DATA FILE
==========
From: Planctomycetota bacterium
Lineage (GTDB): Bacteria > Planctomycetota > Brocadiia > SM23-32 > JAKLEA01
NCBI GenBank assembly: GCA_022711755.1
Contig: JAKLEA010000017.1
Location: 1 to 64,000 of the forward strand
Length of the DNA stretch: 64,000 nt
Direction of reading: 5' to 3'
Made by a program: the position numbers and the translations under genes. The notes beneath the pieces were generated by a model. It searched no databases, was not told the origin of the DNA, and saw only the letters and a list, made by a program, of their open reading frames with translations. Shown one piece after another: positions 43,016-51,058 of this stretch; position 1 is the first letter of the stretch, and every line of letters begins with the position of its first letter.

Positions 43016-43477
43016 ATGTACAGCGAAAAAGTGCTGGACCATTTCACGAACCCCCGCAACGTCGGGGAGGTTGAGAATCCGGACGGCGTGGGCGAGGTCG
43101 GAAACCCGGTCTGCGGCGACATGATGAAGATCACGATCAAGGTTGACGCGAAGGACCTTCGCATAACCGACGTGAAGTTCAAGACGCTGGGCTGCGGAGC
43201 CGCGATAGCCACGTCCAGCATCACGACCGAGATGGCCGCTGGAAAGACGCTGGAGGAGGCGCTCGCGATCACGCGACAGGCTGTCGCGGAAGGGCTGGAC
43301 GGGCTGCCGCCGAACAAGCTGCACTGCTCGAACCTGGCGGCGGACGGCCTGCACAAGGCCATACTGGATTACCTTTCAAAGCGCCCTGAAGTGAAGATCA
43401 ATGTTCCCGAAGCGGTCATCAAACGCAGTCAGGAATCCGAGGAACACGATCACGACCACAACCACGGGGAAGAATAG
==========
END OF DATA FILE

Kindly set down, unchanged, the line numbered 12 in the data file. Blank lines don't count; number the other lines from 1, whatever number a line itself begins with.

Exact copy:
43201 CGCGATAGCCACGTCCAGCATCACGACCGAGATGGCCGCTGGAAAGACGCTGGAGGAGGCGCTCGCGATCACGCGACAGGCTGTCGCGGAAGGGCTGGAC